Acknowledgments

We are extremely grateful to Dr. Louis-Franck Télémaque, Dr. Frédéric Barau Déjean, Prof. David Polatty, and Captain Andrew Johnson, for their participation in the structured interviews. This process was fundamental to conducting this study. We would also like to further thank Prof. David Polatty, for his assistance in acquiring an extensive amount of grey literature, without his support the study would not have been possible. Finally we would also like to pay respects to our library scientist colleagues, Carol Mita, MLIS (Research and Instruction Librarian), and Samantha Johnson (Academic Support Librarian), who helped to conduct such a thorough review of the literature-their expertise has been invaluable in conducting this research.

1 For detailed historical discussion of the Republic of Haiti, please see texts by Moore ( 1 ) and Vialpando ( 2 ).

2 Following the primary earthquake, a minimum of 52 aftershocks were recorded with a magnitude of at least 4.5 ( 6 ).

3 This is the official figure reported by the Haitian government ( 7 )—although, this number is disputed. Others estimate the death toll to be around 160,000–230,000 ( 2 , 8 , 9 ).

4 Chief of Surgery at Hôpital de l'Universite d'Etat d'Haiti , Haiti's tertiary referral hospital, during the 2010 earthquake response.

5 Director at the Centre d‘Information et de Formation en Administration de la Santé (CIFAS/MSPP), the Haitian “Centre for Health Administration, Information, and Training”.

6 Civilian Professor at the United States Naval War College, and director of the college's Civilian-Military Humanitarian Response Program.

7 Director of Medical Operations for the USNS Comfort, during the 2010 earthquake response.

8 This included case reports or case series.

9 These domains were identified and developed during the preliminary analysis (structured interviews and key-report analysis); the initial abstract and subsequent full-text reviews did not establish any additional domains.

10 Two-thirds of the team had existing experience, whilst one-third were junior staff, who had not been involved in previous disaster responses ( 29 ).

11 At the peak of their operations, two months into the response, MSF were overseeing 26 individual facilities—one of these units, that was running throughout the entire response, was a fully functioning inflatable hospital ( 27 ).

12 This included care delivered to patients who had presented with non-earthquake related pathology ( 27 ).

13 Contributing organisations included Project Medishare, Healing Hands International, and the Haiti Hospital Appeal—who converted their specialist paediatric facility into an adult centre, with capacity for up to 22 patients ( 14 ).

14 Such as education and agriculture sectors ( 25 ).

15 Many did not speak Haitian Creole or French, and had not included trained interpreters as part of their response teams ( 19 ).

16 Another component of the joint military command structure.

17 At the time, there were only 10 psychiatrists in Haiti to serve the mental health needs of the entire country.

18 It is worth noting that significant amounts of this funding remain unaccounted for, raising concerns that funds were inappropriately managed ( 86 ).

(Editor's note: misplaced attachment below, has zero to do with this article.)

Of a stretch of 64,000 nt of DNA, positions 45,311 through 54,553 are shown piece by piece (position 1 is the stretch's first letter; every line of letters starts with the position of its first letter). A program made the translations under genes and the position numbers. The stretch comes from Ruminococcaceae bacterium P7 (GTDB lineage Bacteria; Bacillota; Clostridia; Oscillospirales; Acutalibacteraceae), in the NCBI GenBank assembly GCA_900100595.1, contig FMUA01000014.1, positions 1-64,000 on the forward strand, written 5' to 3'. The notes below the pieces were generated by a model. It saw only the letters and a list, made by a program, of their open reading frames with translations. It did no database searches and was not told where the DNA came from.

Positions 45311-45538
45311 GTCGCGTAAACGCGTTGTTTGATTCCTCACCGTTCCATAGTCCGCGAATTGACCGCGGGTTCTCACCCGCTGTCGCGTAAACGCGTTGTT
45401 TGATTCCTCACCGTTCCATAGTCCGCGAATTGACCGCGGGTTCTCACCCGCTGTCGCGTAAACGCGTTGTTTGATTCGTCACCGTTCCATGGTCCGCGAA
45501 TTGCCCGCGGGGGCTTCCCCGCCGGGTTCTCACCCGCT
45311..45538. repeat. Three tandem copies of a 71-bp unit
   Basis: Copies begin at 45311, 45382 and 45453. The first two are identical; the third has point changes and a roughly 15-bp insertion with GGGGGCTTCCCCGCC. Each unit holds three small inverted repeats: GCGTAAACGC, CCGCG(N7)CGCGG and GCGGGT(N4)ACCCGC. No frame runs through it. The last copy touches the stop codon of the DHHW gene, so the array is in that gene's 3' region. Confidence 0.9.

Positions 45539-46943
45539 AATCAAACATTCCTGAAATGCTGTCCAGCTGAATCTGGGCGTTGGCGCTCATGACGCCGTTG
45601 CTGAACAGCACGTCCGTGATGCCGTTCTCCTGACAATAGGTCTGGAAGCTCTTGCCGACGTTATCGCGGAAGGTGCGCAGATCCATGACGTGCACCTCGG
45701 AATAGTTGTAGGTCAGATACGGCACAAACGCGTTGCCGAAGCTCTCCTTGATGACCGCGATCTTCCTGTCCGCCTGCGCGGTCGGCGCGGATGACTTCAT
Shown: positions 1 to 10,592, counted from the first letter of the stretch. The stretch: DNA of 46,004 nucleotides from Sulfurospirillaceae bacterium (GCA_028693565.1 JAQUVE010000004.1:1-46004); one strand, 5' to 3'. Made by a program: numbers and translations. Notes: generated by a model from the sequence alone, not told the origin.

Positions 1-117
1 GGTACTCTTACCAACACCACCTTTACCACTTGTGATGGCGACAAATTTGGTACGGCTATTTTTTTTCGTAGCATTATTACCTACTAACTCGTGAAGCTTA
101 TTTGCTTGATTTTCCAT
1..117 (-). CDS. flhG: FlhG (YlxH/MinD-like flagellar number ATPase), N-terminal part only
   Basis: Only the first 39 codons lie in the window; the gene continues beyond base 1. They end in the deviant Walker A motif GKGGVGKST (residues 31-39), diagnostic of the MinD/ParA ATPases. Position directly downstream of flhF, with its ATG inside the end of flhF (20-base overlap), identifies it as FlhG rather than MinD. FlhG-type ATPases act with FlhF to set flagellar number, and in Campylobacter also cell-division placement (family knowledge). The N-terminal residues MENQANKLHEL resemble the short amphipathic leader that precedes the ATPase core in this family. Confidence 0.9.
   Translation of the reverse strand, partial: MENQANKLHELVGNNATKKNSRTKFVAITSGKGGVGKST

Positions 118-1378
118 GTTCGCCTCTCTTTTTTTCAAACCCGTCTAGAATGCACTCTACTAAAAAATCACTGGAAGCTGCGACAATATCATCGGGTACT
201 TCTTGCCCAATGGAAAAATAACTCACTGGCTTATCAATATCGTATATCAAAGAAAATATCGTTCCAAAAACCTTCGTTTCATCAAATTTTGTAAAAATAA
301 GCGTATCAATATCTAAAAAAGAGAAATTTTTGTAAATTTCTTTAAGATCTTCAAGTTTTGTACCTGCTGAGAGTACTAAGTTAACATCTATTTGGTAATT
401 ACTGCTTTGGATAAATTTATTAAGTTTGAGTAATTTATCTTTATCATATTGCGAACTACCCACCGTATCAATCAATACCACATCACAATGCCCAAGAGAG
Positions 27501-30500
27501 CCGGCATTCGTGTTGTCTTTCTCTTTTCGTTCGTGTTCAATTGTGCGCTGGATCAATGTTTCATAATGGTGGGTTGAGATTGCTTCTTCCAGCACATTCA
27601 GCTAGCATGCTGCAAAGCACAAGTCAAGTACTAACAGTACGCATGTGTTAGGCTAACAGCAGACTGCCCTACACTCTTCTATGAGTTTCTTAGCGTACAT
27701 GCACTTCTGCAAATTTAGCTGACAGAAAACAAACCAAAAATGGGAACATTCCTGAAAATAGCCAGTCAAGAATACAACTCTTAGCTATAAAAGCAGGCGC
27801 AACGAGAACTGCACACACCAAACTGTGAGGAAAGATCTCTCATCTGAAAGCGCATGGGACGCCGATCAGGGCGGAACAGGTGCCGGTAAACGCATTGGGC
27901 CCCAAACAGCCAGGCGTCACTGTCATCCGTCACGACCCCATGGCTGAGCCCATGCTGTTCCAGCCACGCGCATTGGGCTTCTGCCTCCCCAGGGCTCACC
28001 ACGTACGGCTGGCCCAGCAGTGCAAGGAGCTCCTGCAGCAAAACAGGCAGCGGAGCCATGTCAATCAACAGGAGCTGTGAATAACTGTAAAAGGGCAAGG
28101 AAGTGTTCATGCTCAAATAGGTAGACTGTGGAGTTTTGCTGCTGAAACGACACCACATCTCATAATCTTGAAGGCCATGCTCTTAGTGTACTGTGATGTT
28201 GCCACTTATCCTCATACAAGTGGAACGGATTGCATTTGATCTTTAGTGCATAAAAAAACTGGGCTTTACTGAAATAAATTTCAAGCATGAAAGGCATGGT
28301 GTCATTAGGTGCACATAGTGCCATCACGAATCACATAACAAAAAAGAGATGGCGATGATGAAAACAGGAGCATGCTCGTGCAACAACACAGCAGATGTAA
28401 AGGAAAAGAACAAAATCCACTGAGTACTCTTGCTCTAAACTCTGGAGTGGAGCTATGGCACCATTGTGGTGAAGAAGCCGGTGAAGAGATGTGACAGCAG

19 For example, large USN ships, such as the USNS Comfort, are limited in how quickly they are able to arrive on-station, and as such, are not a “golden hour” asset. This should be used to further inform the anticipated case load, and the subsequent equipment and capabilities available.

20 The World Health Organisation seems best placed to fulfil this role, given their experience.

21 Notably, 90% of the Haitian population remain vulnerable to further disaster events ( 99 ).

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Haiti Earthquake 2010 Case Study Quiz

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  • haiti earthquake
  • a level geography
  • the earth's natural hazard's

Charlotte  O'mahony

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  • 12th of January 2010
  • North American
  • atomic bomb

Question 10

Question 11.

  • slip strike

Question 12

  • liquefaction

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  • 1.5 million

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  • pancake failure

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Question 16, question 17, question 18, question 19, question 20.

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Haiti earthquake 2010 - recovery from a mega disaster: recovery framework case study, august 2014, attachments.

Preview of Haiti August 2014 Summary.pdf

The World Bank’s Global Facility for Disaster Reduction and Recovery (GFDRR), the United Nations Development Program (UNDP) and the European Union (EU) are working on a guide for developing disaster recovery frameworks (DRF). This guide aims to help governments and partners plan for resilient post disaster recovery while contributing to longer term sustainable development. It is based on practices gleaned from country experiences in disaster recovery around the world. Hence, the development of the DRF Guide entailed the development of country-level case studies as well as thematic case studies on disaster recovery.